Rep. Luis V. Gutierrez (D-Ill.), a longtime immigration reform advocate, was more direct. In a sharply worded op-ed published by the Guardian’s American news Web site Thursday, he called on “timid colleagues to get out of the way and let the president take action.”

“The Democrats cannot say that we stand with immigrants if that secretly means we only stand with immigrants in odd-numbered years or when southern Democrats complain,” Gutierrez wrote.

Senate Democratic strategists, however, believe that the long-term policy and political goals are better served by delaying the decision until after November. Incumbents such as Pryor, Hagan and Sens. Mary Landrieu (D-La.) and Mark Begich (D-Alaska) are locked in extremely close races, and their victories would almost assure a Democratic majority in the Senate. However, if the Democrats lose the Senate after an executive order is issued, congressional Democrats could blame that decision for their losses and then imperil the immigration activist movement for years to come.

Sen. Michael F. Bennet (D- Colo.), chairman of the Democratic Senatorial Campaign Committee, has relayed some concerns from senators to the White House, according to advisers. He supports taking action but believes that the border crisis with unaccompanied Central American minors must be dealt with first. He has encouraged White House officials to take broader executive actions that would win support from business groups, labor unions and agriculture interests — key members of the coalition that supported the sweeping immigration legislation that passed the Senate in 2013.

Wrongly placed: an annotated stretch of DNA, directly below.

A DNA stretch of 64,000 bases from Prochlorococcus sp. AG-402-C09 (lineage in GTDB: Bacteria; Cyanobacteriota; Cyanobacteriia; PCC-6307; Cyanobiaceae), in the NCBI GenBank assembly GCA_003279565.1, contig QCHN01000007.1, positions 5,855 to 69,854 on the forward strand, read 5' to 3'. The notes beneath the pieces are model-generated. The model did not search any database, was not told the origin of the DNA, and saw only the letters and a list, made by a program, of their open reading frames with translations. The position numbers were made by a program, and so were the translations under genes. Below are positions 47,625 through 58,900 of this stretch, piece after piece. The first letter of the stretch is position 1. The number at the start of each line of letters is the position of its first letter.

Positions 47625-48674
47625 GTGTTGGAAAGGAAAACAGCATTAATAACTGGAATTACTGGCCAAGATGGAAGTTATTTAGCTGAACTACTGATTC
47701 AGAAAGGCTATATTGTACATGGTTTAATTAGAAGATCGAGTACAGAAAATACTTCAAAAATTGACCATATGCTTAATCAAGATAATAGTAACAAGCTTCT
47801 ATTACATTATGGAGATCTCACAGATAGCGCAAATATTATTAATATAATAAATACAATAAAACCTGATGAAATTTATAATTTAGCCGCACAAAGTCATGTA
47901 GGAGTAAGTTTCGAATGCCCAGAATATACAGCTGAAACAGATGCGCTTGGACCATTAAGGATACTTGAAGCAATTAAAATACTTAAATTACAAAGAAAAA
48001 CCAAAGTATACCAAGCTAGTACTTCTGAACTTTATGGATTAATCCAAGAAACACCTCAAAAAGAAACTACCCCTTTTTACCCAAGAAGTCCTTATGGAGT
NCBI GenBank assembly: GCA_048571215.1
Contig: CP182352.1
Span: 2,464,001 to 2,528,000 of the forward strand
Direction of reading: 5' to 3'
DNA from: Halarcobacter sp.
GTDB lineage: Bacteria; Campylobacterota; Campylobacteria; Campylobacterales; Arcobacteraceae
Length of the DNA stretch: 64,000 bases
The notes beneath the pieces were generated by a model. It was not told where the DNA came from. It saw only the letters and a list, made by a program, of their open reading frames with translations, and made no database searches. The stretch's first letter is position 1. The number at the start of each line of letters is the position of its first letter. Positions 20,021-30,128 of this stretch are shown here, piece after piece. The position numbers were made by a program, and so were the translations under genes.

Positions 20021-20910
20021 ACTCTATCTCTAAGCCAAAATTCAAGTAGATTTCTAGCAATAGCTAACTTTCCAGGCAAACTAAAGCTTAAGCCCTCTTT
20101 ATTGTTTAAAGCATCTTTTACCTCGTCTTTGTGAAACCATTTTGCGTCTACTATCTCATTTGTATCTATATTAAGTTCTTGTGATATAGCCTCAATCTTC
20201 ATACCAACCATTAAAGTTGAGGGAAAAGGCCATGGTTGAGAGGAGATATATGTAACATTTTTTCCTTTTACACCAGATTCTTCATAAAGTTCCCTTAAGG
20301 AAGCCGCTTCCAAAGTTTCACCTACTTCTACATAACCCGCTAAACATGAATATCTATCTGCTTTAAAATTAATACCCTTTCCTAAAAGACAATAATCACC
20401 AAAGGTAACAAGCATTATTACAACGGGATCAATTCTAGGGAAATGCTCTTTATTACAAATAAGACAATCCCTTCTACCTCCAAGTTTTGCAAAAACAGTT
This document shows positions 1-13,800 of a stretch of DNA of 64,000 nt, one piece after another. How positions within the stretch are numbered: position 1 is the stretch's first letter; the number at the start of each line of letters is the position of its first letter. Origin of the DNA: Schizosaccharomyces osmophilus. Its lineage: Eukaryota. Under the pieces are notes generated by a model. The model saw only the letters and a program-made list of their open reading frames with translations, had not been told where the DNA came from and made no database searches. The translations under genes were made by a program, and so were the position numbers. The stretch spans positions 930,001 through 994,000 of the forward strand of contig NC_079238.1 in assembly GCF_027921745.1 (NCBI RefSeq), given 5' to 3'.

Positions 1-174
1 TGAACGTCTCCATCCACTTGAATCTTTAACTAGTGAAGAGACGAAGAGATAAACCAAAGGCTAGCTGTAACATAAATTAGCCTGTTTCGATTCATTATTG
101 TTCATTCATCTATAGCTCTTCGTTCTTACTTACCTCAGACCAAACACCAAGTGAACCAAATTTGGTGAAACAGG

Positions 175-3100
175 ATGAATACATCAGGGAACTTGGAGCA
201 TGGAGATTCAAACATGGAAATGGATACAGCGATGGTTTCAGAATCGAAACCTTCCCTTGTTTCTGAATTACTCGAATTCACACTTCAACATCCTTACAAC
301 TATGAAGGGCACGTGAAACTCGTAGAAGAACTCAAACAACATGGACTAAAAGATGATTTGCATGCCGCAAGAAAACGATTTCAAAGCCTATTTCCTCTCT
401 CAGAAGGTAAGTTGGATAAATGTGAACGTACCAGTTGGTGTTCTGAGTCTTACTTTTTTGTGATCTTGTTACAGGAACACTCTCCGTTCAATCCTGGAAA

Some senior party strategists also reject the idea that an executive order would spur liberal turnout this fall. Those advisers suggest that base voters increase turnout on issues such as these when there are actual initiative or referendum on the ballots, when voters see a direct correlation between their vote and a law taking effect. In this case, Obama’s decision will have already been made, the strategists said.

Before departing the NATO conference in Wales on Friday, Obama was asked during a news conference when he might take action on immigration.

“My intentions is that in the absence of action by Congress, I’m going to do what I can do within the legal constraints of my office, because it’s the right thing to do for the country,” Obama said.

If Congress doesn’t act, Obama said he will seek to bolster border security and lay out plans for illegal immigrants to obtain legal status so that they will “be able to not look over their shoulder but be legal since they’ve been living here for quite some time.”

That is the first time Obama has suggested he might be seeking to grant at least temporary legal standing to millions of undocumented immigrants. Such protection likely would be granted to the parents of hundreds of thousands of children — generally referred to as “dreamers” — who were granted temporary legal standing in 2012. The possibility of extending the legal protections to adults has been suggested by advocates and administration officials for several months.

David Nakamura contributed to this report.

David Nakamura contributed to this report.